Standing at Jordan's door, Stephanie couldn't stop smiling. That started Jordan smiling, too — he couldn't help it. "Come in, sit," he said to Stephanie. "Spill."
"I wished, and it happened," she began. "I must have magic powers."
"I don't know about that, but tell me what happened." Jordan hated being teased, even a little.
"OK. Day before yesterday, driving home, I'm imagining that Marigold could somehow be kept alive. I'm wishing for the chance to tell Emmons how to fight for it. I work out exactly what I would say. Then yesterday — it's freakish — I get that chance. And today I find out it worked."
"Amazing," said Jordan, "you saved Marigold. Congratulations!"
"Emmons saved Marigold," Stephanie said. "I just wished him the will."
You do have
a wishing wand,
though you might not
be using it often.
Seen it lately?Stephanie did more than wishing him the will. She showed him the way. She was ready for the opportunity because she had used her wishing wand. You have a wishing wand, too, though you might not be using it often. Maybe a little user's guide will help.
- Wish for the possible
- Your wishes are more likely to come true if you wish for the possible. A wish to fly like a bird is less likely to come true than a wish for an airline ticket to Tahiti.
- Wish for the wonderful
- Within the range of the possible, there's plenty of room for the wonderful. Take ten seconds — right now — to wish for something wonderful. See how easy it is?
- Wish for good
- Wishes for harm to come to anyone are poisonous. The feelings you create while contemplating these wishes are your feelings. They hurt only you.
- Wish for yourself, for others, and for all
- Wishes in fairy tales are often self-centered. Try wishing for others, and for all of us. Whenever a wish comes true, you feel the same thrill, no matter who benefits.
- Not wishing doesn't help
- Some of us fear the pain of disappointment when a wish doesn't come true, so we don't wish at all. What a loss! Dealing with disappointment is a critical skill. Wishing gives you opportunities to practice your skill.
- If you know what you really, really want, you're a lot more likely to get it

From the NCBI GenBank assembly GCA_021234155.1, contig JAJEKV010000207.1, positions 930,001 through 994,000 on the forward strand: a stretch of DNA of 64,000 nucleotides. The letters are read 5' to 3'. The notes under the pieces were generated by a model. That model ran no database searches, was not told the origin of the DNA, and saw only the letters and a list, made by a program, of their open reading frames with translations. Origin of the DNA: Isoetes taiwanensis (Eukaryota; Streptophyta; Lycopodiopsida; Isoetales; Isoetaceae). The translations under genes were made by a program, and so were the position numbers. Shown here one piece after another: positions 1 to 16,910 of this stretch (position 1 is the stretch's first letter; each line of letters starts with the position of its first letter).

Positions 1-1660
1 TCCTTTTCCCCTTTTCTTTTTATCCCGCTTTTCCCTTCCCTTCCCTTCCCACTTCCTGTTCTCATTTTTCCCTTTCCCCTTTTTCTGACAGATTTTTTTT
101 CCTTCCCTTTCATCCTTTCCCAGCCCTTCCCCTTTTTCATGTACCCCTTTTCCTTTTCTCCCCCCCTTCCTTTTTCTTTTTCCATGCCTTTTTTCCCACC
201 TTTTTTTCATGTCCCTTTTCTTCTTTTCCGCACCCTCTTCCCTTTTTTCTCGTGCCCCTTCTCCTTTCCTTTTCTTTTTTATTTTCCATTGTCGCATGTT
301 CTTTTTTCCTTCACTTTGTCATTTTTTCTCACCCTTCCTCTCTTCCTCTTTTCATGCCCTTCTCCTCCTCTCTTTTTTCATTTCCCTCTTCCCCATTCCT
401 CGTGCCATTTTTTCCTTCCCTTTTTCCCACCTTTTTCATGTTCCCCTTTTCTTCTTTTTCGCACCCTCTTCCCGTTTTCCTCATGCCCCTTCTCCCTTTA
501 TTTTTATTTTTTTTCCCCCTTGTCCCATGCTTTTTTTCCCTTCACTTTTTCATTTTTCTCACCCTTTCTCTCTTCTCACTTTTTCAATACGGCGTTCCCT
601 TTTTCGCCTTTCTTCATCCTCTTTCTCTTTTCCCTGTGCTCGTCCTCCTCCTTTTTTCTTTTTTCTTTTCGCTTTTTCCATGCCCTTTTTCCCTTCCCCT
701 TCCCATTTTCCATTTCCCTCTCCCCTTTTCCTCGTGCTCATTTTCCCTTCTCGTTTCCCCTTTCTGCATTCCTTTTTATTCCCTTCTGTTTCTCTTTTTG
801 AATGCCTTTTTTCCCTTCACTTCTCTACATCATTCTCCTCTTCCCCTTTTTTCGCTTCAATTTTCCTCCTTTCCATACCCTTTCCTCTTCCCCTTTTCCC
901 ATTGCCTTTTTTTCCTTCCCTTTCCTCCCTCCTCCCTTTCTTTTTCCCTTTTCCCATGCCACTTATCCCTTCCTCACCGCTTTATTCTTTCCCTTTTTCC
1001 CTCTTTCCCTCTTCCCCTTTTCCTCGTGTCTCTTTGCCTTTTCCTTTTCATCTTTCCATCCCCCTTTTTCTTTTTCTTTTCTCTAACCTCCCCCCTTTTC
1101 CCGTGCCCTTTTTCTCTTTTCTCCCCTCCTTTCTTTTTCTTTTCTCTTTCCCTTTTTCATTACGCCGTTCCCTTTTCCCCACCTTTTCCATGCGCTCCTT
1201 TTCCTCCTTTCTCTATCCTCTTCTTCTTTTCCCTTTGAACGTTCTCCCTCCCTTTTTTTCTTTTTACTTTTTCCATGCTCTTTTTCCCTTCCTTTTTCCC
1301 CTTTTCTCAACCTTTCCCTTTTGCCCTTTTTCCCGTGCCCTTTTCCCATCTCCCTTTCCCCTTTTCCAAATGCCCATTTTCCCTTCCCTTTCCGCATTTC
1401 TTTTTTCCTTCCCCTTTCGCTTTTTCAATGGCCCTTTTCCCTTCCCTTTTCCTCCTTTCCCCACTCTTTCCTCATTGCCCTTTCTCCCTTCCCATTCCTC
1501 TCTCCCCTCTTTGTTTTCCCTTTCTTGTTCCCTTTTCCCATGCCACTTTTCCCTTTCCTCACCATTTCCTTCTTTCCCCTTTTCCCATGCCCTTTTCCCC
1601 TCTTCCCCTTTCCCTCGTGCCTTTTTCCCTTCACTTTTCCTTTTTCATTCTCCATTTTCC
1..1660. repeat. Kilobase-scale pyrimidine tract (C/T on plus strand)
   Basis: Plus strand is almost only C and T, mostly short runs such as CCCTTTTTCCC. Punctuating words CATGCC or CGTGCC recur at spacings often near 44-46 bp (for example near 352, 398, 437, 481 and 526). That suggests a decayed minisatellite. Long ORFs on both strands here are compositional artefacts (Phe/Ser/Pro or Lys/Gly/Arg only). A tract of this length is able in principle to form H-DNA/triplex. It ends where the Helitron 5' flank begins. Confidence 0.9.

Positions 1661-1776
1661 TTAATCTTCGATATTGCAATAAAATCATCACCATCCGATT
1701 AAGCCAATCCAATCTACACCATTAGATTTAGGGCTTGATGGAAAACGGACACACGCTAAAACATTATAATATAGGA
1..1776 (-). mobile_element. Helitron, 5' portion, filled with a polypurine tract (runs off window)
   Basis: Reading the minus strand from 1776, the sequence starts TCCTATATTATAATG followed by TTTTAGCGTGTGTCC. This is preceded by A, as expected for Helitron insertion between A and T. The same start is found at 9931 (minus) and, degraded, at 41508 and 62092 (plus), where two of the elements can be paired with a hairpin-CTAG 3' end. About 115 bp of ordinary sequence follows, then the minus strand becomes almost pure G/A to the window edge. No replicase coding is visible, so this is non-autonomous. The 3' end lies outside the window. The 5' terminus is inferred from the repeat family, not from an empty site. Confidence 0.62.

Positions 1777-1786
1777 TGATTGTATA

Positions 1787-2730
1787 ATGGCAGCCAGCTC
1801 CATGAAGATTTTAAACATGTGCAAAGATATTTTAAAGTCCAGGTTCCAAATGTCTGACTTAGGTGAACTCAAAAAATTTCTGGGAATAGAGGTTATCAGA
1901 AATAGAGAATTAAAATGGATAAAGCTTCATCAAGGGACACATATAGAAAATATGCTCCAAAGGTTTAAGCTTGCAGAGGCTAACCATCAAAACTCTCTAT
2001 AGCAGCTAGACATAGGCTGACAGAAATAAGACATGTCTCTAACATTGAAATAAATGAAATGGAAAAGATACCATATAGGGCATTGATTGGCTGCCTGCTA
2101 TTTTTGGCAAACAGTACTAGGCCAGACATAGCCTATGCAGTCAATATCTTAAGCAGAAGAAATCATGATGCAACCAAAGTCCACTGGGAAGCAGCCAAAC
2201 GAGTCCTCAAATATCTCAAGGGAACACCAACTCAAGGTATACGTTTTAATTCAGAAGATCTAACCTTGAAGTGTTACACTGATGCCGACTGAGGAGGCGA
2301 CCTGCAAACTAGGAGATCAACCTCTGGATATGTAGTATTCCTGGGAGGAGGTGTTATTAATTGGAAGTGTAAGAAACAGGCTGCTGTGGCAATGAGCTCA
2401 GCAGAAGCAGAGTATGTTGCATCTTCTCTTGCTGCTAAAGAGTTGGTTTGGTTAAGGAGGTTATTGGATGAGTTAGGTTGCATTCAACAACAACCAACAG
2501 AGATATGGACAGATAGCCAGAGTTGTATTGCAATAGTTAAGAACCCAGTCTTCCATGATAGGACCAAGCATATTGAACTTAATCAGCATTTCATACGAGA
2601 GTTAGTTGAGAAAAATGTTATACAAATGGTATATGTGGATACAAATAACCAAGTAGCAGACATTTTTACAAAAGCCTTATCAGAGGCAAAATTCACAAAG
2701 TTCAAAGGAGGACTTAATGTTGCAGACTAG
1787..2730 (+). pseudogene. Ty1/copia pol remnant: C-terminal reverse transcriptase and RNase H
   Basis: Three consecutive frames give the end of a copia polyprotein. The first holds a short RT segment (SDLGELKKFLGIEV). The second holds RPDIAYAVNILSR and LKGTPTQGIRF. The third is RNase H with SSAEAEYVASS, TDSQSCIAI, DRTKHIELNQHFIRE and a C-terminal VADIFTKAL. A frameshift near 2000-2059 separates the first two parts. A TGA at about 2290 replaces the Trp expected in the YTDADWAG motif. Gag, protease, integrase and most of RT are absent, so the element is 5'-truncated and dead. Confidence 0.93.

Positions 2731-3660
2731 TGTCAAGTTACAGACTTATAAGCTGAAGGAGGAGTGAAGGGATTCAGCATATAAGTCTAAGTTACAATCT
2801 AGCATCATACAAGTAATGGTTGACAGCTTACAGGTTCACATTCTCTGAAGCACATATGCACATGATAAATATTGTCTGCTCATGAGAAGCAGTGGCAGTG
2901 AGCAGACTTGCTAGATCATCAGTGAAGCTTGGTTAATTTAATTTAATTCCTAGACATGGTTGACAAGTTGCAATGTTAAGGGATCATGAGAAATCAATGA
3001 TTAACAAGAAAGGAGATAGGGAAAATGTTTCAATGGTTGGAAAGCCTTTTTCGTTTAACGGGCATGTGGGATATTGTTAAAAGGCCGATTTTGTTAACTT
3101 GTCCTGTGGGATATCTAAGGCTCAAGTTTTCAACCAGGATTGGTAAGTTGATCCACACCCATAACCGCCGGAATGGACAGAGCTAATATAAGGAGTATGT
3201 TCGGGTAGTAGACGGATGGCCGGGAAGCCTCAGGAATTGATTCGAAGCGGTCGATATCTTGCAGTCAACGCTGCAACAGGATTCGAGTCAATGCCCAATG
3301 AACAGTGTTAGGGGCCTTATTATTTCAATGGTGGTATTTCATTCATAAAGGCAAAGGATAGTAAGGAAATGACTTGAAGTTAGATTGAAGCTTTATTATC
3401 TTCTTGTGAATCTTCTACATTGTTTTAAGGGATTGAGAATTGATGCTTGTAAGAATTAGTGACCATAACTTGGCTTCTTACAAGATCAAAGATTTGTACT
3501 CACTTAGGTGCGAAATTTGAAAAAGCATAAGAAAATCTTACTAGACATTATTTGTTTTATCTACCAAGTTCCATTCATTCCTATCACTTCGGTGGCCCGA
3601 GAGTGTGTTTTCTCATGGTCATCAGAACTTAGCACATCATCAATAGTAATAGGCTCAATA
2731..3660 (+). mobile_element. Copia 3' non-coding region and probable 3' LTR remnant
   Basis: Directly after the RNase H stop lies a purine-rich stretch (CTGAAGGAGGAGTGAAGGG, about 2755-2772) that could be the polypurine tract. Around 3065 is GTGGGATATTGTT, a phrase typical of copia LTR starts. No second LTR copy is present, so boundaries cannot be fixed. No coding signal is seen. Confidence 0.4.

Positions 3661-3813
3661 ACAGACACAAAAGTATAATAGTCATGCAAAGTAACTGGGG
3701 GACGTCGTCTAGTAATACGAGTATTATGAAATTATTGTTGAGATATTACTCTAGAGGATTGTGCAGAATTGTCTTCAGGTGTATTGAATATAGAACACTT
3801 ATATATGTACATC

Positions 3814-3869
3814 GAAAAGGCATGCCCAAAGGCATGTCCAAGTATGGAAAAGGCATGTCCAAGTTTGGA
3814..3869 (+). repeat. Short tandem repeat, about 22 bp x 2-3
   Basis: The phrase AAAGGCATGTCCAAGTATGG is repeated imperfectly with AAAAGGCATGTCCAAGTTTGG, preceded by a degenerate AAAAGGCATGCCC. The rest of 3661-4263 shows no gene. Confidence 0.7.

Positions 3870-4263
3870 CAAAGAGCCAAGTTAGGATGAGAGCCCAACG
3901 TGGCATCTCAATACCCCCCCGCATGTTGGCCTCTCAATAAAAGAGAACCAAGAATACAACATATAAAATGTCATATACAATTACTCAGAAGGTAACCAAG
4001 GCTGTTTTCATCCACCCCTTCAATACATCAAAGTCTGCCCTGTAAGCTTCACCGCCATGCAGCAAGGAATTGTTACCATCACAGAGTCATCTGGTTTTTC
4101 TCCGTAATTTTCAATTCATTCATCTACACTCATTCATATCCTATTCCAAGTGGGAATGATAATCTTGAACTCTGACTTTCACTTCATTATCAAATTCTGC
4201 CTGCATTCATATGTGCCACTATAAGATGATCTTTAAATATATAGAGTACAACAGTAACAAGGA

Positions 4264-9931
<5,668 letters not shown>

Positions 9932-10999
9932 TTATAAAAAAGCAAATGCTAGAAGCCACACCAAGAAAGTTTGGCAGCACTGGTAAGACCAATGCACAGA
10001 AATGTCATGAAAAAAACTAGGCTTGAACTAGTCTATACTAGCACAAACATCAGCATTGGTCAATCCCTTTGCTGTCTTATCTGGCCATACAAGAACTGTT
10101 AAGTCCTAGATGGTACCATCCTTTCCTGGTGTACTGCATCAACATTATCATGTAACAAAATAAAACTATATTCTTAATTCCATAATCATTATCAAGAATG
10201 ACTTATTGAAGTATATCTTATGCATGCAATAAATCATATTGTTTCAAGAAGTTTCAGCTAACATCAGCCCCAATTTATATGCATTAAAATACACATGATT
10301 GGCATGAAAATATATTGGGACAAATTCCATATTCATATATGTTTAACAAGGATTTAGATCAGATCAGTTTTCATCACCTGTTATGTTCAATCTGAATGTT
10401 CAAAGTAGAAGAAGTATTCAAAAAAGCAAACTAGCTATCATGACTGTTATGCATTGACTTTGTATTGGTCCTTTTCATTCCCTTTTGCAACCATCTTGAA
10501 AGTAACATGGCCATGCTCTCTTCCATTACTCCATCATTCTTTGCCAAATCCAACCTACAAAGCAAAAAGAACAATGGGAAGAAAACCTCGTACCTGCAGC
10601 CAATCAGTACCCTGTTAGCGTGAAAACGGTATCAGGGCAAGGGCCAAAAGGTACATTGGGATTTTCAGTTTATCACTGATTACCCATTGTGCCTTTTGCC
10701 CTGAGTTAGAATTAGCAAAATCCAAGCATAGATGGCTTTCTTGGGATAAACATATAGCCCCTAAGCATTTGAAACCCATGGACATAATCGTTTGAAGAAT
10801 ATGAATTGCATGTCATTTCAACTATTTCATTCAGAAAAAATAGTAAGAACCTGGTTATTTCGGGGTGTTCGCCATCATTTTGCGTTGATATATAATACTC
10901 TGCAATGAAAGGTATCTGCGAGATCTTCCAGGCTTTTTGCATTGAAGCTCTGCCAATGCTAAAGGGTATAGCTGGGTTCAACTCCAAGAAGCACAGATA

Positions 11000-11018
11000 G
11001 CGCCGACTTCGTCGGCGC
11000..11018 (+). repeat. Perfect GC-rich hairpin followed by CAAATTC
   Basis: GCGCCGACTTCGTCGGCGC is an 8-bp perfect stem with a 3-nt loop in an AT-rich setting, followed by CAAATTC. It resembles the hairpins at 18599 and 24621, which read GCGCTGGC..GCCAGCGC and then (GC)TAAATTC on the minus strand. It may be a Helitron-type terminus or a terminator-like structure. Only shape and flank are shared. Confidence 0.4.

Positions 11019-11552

- Deciding what to wish for is what does the magic. Deciding helps you focus on some things, and let others go. This makes you more likely to make the little moves that make your dreams come true, and less likely to make the little moves that keep your wishes wishes.
For more on achieving and inspiring goals, see "Corrales Mentales," Point Lookout for July 4, 2001; "Commitment Makes It Easier," Point Lookout for October 16, 2002; "Beyond WIIFM," Point Lookout for August 13, 2003; "Give It Your All," Point Lookout for May 19, 2004; "Knowing Where You're Going," Point Lookout for April 20, 2005; "Workplace Myths: Motivating People," Point Lookout for July 19, 2006; "Astonishing Successes," Point Lookout for January 31, 2007; and "Achieving Goals: Inspiring Passion and Action," Point Lookout for February 14, 2007.
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More articles on Emotions at Work:
- Stay in Your Own Hula Hoop
- Do you tend to commit to too many tasks? Are you one who spends too much energy meeting the needs of
others — so much that your own needs go unmet? Here's how a hula-hoop can help.
- One Cost of Split Assignments
- Sometimes management practices have unintended consequences. To reduce costs, we keep staff ranks thin,
but that leads to split assignments for those with rare skills. Here's one way split assignments can
lead to higher costs.
- Self-Serving Bias in Organizations
- We all want to believe that we can rely on the good judgment of decision makers when they make decisions
that affect organizational performance. But they're human, and they are therefore subject to a cognitive
bias known as self-serving bias. Here's a look at what can happen.
- Inappropriate Levels of Regard
- The regard we have for others as people is sometimes influenced by the regard we have for the work they
do. Confusing the two is a dangerous error.
- Why Scope Expands: II
- The scope of an effort underway tends to expand over time. Why do scopes not contract just as often?
One cause might be cognitive biases that make us more receptive to expansion than contraction.
See also Emotions at Work for more related articles.
Forthcoming issues of Point Lookout
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- Some patterns of workplace society reduce organizational effectiveness in ways that often escape our notice. Here are five examples. Available here and by RSS on October 25.
- And on November 1: Risk Creep: I
- Risk creep is a term that describes the insidious and unrecognized increase in risk that occurs despite our every effort to mitigate risk or avoid it altogether. What are the dominant sources of risk creep? Available here and by RSS on November 1.
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